“We used ultrashort laser pulses — down to seven femtoseconds, or seven millionths of a billionth of a second — to track the motion of nuclei and electrons in real time, which showed how the spin-vibronic effect can drive inter-system crossing,” said Lin Chen, an Argonne Distinguished Fellow, professor of chemistry at Northwestern University and co-corresponding author on both studies. “Understanding the interplay between the spin-vibronic effect and inter-system crossing could potentially lead to new ways to control and exploit the electronic and spin properties of molecules.”
The team studied four unique molecular systems designed by Felix Castellano, a professor at North Carolina State University and co-corresponding author on both studies. Each of the systems is like the other, but they contain controlled, known differences in their structures. This allowed the team to access slightly different inter-system crossing effects and vibrational dynamics to get a fuller picture of the relationship.
“The geometrical changes that we designed into these systems caused the crossing points between the interacting electronic excited states to occur at slightly different energies and under different conditions,” said Castellano. “This provides insight for tuning and designing materials to enhance this crossing.”
Induced by vibrational motion, the spin-vibronic effect in the molecules altered the energy landscape within the molecules, increasing the probability and rate of inter-system crossing. The team also discovered key intermediate electronic states that were integral to the operation of the spin-vibronic effect.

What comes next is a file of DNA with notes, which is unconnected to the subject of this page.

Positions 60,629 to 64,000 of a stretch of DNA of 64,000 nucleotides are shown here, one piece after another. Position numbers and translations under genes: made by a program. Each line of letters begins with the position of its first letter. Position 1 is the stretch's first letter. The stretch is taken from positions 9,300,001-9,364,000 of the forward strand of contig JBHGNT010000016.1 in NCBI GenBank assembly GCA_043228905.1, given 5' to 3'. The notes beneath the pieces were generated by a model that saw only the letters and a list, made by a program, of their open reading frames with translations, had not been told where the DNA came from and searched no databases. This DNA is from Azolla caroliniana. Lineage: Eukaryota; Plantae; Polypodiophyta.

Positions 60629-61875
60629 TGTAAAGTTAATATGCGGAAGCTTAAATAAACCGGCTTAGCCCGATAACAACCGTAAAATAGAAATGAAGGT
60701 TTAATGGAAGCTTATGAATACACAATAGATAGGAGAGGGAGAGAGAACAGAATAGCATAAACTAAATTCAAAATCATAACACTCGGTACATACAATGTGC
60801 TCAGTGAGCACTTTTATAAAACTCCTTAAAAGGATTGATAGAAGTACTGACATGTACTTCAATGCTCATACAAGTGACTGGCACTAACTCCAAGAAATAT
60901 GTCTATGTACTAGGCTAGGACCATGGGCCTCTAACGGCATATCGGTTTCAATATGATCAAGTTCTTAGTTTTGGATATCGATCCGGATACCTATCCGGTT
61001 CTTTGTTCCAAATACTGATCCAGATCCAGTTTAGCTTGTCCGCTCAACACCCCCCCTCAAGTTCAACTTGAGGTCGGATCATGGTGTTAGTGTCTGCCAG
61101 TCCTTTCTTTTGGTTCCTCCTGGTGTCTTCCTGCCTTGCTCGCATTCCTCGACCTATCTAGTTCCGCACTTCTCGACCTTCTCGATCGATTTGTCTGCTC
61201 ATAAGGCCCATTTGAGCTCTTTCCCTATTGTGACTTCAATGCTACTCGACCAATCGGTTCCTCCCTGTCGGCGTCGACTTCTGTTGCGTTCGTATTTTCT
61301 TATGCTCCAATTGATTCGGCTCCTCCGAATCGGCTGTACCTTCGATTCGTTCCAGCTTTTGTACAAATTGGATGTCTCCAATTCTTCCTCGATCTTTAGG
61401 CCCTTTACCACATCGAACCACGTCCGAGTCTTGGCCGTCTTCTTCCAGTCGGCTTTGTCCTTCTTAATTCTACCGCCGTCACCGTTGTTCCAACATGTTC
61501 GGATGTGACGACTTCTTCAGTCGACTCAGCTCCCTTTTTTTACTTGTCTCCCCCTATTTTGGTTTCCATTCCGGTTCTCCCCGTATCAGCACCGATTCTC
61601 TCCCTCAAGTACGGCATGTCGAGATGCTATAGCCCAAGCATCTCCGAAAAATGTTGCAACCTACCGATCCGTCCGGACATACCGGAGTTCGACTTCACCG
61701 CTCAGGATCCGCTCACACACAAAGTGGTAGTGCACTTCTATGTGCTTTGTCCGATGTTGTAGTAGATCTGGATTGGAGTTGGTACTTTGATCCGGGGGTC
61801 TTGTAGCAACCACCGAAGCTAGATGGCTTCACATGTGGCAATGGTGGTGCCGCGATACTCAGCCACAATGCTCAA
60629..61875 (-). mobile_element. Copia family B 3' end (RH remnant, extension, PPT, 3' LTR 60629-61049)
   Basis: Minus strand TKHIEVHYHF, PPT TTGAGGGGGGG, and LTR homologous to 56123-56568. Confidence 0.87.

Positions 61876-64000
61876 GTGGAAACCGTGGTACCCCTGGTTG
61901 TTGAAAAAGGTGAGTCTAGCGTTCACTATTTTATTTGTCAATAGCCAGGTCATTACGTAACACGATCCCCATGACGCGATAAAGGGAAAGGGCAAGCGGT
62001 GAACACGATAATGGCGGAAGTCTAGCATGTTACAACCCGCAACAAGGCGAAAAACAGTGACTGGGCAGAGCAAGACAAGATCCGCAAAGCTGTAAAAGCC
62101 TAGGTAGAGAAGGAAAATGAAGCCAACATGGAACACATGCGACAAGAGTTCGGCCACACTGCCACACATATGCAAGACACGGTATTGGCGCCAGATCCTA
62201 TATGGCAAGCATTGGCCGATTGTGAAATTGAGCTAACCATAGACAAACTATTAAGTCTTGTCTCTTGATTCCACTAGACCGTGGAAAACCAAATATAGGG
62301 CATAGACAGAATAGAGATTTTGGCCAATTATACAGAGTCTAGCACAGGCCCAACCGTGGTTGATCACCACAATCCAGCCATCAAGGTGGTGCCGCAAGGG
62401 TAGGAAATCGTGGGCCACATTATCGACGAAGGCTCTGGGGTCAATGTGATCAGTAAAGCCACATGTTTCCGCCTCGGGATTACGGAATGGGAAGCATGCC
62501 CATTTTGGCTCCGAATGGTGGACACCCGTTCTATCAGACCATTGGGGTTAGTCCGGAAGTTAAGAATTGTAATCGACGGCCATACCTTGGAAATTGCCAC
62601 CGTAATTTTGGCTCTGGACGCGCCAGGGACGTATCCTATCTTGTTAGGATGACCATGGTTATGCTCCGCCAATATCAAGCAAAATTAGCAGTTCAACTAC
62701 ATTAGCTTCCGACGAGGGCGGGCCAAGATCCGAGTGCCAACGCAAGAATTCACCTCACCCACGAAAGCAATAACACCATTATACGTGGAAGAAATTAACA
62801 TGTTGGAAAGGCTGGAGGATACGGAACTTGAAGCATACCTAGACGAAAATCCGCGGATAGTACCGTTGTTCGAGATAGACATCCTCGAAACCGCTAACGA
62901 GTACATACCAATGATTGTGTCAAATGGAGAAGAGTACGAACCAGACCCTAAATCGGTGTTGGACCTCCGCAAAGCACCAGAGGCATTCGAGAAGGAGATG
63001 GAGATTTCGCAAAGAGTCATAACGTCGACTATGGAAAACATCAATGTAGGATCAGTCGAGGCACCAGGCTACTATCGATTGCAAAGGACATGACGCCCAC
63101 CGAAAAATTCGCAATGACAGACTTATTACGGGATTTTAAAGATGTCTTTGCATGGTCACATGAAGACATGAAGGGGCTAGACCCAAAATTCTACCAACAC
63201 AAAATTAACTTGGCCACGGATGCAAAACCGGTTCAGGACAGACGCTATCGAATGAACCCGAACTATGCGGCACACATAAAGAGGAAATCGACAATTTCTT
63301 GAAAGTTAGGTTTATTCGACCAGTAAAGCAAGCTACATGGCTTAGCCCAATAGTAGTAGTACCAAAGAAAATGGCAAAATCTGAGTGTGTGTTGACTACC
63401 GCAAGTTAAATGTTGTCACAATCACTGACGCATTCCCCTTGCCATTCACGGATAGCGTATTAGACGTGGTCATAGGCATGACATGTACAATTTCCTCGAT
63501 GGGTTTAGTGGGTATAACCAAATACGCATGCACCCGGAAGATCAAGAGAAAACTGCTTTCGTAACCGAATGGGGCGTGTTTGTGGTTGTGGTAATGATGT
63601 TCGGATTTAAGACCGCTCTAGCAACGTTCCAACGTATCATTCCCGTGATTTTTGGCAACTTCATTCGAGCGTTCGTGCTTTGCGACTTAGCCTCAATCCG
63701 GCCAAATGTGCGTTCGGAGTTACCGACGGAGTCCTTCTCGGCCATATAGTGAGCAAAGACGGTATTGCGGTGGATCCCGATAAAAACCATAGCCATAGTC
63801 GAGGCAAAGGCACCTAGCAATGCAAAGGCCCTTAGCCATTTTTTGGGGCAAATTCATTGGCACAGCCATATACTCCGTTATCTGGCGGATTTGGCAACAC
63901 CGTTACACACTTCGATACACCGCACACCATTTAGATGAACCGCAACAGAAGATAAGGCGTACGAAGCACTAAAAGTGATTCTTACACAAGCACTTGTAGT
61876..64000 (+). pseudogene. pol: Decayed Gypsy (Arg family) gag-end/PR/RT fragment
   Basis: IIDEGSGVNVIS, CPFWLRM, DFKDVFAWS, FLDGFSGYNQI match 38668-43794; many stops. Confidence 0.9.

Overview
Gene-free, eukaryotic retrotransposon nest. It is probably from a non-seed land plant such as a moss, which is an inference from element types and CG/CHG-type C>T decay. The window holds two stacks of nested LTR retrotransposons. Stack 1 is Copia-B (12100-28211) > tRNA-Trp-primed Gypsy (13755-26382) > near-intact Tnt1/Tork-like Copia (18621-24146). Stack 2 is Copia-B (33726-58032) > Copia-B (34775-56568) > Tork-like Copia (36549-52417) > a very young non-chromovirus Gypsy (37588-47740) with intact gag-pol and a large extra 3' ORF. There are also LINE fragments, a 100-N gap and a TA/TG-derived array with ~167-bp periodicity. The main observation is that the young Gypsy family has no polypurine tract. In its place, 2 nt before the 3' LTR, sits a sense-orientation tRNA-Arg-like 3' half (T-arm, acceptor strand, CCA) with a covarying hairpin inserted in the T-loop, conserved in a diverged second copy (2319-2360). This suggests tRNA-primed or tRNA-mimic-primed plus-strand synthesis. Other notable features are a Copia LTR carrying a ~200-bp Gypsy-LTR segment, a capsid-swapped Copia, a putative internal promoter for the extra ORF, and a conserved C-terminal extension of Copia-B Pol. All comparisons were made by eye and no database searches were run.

The results were predicted and bolstered by quantum dynamics calculations by Xiaosong Li, a professor of chemistry at the University of Washington and laboratory fellow at DOE’s Pacific Northwest National Laboratory. “These experiments showed very clear, very beautiful chemistry in real time that aligns with our predictions,” said Li, who was an author on the study published in Angewandte Chemie International Edition.
The profound insights unraveled by the experiments represent a step forward in the design of molecules that can make use of this powerful quantum mechanical relationship. This could prove especially useful for solar cells, better electronic displays and even medical treatments that rely on light-matter interactions.
Both studies were supported by DOE’s Office of Science. The Nature study was supported in part by the National Science Foundation. Experiments in the Angewandte Chemie International Edition were conducted at the Linac Coherent Light Source at DOE’s SLAC National Accelerator Laboratory. Other authors on the Nature study include Nicholas P. Weingartz and Sarah Kromer. Other authors on the paper published in Angewandte Chemie International Edition include Denis Leshchev, Andrew J. S. Valentine, Pyosang Kim, Alexis W. Mills, Subhangi Roy, Arnab Chakraborty, Elisa Biasin, Kristoffer Haldrup, Darren J. Hsu, Matthew S. Kirschner, Dolev Rimmerman, Matthieu Chollet, J. Michael Glownia and Tim B. van Driel.